Weekly review is the time to:

* gather and process all your stuff

* review your system

* update your lists

* get clean, clear, current and complete

Because this is a review of everything you've included in the system, it should feel complete. Most people don't have a complete, trusted system capturing and clarifying everything, so a weekly review still has holes.


How do you decide what to do from all these mega lists?

1. The four Criteria Model for Choosing Actions in the Moment - context, time available, energy available, priority.

2. The threefold model for identifying daily work - predetermined work, work as it comes, and defining your work

3. Six-level model for reviewing your own work

1. Horizon 5: Purpose and principles

2. Horizon 4: Visions

3. Horizon 3: Goals

4. horizon 2: Areas of focus and accountabilities

5. Horizon 1: Current projects

6. Ground: Current actions

Chapter 3 - Getting Projects Creatively Under Way: The Five Phases of Project Planning

Enhancing Vertical Focus

Horizontal focus is clearly defined outcomes and steps to move toward closure, as well as reminders placed in a trusted system to be reviewed regularly.

Vertical focus is greater focus and rigor to get a particular project done

The Natural Planning Model - you're already doing this with whatever you accomplish, down to getting dressed and going out to eat:

  • Defining purpose and principles

  • Outcome visioning

  • Brainstorming

  • Organizing

  • Identifying next actions

Example: Going out to eat requires the intention of going out (purpose) and the standards of restaurant you like (principles). Imagining the options available to you (outcome visioning) is followed by questions about how to accomplish this vision (brainstorming), such as "Is there gas in the car?" or "Are they open?". You then organize those thoughts and take the next action - go get food.

The Unnatural Planning Model - when you go out of order, like asking if anyone has any ideas to share in a meeting before the purpose of the meeting is determined. Some good might come out of it but not as much if you went naturally.

Natural Planning Techniques: The Five Phases

* Purpose - Ask "why?" Duh. It defines success as an outcome, motivates, aligns resources, expands options, and creates decision-making criteria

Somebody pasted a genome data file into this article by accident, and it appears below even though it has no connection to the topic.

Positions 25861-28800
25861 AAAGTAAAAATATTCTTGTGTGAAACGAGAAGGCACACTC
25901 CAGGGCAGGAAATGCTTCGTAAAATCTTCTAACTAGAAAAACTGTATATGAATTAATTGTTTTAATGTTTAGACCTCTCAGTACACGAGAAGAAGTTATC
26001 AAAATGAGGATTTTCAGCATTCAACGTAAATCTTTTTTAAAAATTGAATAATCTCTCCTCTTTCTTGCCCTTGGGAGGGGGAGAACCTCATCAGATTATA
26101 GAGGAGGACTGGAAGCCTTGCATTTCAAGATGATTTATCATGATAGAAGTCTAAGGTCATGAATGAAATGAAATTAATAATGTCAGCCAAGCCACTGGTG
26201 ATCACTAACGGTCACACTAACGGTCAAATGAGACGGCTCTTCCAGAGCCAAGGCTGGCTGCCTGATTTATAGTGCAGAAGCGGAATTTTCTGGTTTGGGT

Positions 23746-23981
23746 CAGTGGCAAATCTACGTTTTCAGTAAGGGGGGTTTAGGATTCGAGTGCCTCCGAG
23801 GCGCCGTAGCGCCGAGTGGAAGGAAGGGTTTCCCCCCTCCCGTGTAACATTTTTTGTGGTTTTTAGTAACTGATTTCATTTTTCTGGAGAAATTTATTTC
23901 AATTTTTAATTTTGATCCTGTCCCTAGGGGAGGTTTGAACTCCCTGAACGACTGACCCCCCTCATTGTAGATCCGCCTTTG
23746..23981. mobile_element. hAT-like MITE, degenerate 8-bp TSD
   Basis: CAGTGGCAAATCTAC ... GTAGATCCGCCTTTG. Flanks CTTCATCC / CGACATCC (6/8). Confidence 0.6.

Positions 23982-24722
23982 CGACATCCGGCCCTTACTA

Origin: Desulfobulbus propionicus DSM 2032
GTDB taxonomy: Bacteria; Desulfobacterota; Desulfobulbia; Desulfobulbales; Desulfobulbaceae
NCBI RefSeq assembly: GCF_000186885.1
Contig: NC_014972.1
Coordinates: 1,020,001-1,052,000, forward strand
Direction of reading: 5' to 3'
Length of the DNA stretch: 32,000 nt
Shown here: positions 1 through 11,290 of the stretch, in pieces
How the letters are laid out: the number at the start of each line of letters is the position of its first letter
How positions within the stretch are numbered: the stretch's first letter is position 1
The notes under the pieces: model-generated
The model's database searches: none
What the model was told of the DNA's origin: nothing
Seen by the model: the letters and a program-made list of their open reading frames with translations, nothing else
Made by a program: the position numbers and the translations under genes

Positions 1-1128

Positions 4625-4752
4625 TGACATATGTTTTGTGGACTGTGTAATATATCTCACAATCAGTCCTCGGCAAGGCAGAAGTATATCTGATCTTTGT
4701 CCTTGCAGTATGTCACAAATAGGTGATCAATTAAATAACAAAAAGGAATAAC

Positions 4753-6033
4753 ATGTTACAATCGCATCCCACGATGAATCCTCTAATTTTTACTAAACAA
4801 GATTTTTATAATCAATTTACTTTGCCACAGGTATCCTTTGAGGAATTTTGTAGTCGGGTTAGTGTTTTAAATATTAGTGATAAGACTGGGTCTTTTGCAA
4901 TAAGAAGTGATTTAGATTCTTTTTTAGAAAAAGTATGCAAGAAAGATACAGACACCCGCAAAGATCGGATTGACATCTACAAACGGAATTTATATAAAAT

* Principles - standards and values you hold, often subconscious but they're there

Vision/Outcome - You need a clear picture in your mind of what success will look, sound, and feel like.

See: May 1957 issue of Scientific American outlining the Reticular Activating System - keeps you asleep when music is playing, but wakes you if a little baby cries in another room. It is the focus you have for when someone says your name in a loud, crowded hall. Or if you're told to focus on the color red and your brain can instantly scan a scene.

"Suffice it to say that something automatic and extraordinary happens in your mind when you create and focus on a clear picture of what you want.

Clarifying and re-clarifying is important because we often make an outcome without any real way of knowing it can exist.

* Brainstorm - "The best way to get a good idea is to get lots of ideas" said Linus Pauling

* Mind-mapping - core idea in the middle of a piece of paper and branch out components to their basics

* Don't judge, challenge, evaluate, or criticize

* Go for quantity, not quality

* Put analysis and organization in the background

Organize - identify significant pieces and sort them by the correct parts, then go into detail

Next actions

Part 2 -Practicing Stress-Free Productivity

Chapter 4 - Getting Started: Setting Up the Time, Space and Tools

"...let me assure you that much of the value people get from this material is good tricks [...] Tricks are for the not-so-smart, not-so-conscious part of us. To a great degree, the highest-performing people I know are those who have installed the best tricks in their lives. I know that's true of me."

Example: Put It In Front of the Door - If you don't want to forget something when heading out to work, put it in front of the door to remind you.

Setting Aside Time

Allen recommends two full days to set aside and implement this system. You can do whatever.

Setting Up the Space

The basics of the workspace are just a writing surface and room for an in-tray, and probably (for most people_ s[ace for core digital tools as well.

A functional workspace is critical. If you don't already have a dedicated workspace and in-tray, get them now.

Getting the Tools You'll Need

Allen outlines all the possible supplies and materials you might need. Keep them together - pens, post-its, paper, etc.

Chapter 5 - Capturing: Corralling Your "Stuff"

The first step to getting a "mind like water" is collecting everything in one spot - your in-tray. Why? It's helpful to have a sense of volume. It shows you the "light at the end of the tunnel". Also, when going through other steps in the workflow, you don't want to be thinking you missed something elsewhere in your life. It delivers enhanced focus and control.

Be careful to not shift into clarifying and purging mode while collecting. These are two distinct actions and you should stick to one (capturing) before the others. No need to context switch just yet.

Walk around all your life spaces to get ideas of things that need to get done. Examine furniture, filing systems, etc.

Chapter 6 - Clarifying: Getting "In" to Empty

Once everything is collected, the mission is to get to the bottom of "in".

Start with the basic rules:

  • Process the top item first.

  • Process one item at a time.